Photo: Priyanka Parashar/Mint
Photo: Priyanka Parashar/Mint

Delhi HC admits petition seeking copies of contracts between UIDAI and firms

The contracts were for various purposes including the provision of biometric services

New Delhi: The Delhi high court on Tuesday took up a petition which has sought copies of contracts between the Unique Identification Authority of India (UIDAI) and companies collecting biometric data from citizens.

The contracts were for various purposes including the provision of biometric services and were between UIDAI purporting to act on behalf of the government of India and two foreign companies.

Petitioner Mathew Thomas who sought this information said this data must be made available to all Aadhaar holders. Justice Manmohan on Tuesday allowed the petitioner to include the two companies in the proceedings. The two companies are Identity Solutions, an Australia-based company that makes specialized fingerprint readers and Accenture, a company registered in the US that uses retinal scanning.

In 2013, the petitioner had filed for access to the contracts under the Right to Information Act and the central information officer had directed UIDAI to furnish copies of the contract. The court noted that UIDAI did not object to disclosing the information before the appellate body of the information commission. The petitioner told the court that, however, certain annexes of the contracts were withheld.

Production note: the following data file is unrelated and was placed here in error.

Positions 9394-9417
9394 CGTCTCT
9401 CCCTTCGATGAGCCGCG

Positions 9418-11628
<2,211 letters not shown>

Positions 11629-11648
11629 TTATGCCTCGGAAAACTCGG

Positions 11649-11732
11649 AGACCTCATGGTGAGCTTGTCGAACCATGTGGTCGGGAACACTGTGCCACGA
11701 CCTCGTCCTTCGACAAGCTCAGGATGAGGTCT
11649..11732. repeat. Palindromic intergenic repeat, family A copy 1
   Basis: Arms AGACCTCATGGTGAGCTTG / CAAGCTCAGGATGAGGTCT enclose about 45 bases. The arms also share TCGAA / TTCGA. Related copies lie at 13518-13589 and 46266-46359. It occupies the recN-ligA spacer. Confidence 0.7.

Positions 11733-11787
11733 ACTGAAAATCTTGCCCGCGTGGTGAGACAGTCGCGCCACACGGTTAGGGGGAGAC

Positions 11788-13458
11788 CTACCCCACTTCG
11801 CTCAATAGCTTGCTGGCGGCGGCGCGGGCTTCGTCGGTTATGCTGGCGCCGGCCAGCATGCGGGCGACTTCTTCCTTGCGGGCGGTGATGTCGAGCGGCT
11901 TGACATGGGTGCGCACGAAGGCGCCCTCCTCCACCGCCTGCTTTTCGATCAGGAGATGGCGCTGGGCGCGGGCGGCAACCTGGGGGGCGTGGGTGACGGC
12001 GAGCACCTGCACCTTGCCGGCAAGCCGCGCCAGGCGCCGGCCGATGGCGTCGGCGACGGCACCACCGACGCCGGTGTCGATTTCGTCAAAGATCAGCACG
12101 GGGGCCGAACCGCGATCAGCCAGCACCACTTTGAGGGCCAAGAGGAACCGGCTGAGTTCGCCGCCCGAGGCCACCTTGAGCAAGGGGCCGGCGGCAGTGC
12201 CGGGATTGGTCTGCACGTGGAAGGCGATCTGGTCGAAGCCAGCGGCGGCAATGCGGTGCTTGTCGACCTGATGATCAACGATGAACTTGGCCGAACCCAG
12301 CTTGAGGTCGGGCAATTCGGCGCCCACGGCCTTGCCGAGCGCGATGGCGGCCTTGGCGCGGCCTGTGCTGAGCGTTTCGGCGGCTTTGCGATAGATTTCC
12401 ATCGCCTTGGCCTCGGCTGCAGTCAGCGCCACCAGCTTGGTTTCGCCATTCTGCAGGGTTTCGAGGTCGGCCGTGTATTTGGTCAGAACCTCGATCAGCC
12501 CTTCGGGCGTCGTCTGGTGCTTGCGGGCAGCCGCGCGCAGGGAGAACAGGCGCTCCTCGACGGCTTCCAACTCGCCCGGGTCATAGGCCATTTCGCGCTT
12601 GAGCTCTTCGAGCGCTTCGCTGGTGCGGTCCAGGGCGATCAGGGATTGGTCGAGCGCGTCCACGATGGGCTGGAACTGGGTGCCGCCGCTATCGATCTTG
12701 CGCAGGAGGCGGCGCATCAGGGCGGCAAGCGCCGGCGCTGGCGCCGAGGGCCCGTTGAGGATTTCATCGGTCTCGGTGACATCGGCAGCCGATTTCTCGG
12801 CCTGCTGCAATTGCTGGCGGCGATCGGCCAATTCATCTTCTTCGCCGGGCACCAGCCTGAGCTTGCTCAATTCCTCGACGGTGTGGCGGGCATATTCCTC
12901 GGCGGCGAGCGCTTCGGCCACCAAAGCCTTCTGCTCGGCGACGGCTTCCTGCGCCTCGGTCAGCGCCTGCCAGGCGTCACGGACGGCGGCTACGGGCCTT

“We cannot disclose the technical aspects of the contract as it is patented technology of the company," a lawyer representing UIDAI told the court.

Thomas is also one of the petitioners in a bunch of cases pending before the Supreme Court challenging the constitutional validity of Aadhaar. Some of the cases deal with Aadhaar numbers being made mandatory to avail certain government benefits and services.

Others deal with the number itself being in violation of an individual’s privacy, especially in the absence of any backing regulation or oversight, and still others deal with a possible misuse of the information. The apex court has referred the question on whether Aadhaar violates an individual’s right to privacy under the Constitution.

The UIDAI does not have any legislative backing and was constituted by a notification in 2009 under the erstwhile Planning Commission.

As of now, 920 million Indian citizens have been allotted Aadhaar numbers. The case will be heard next on 3 September.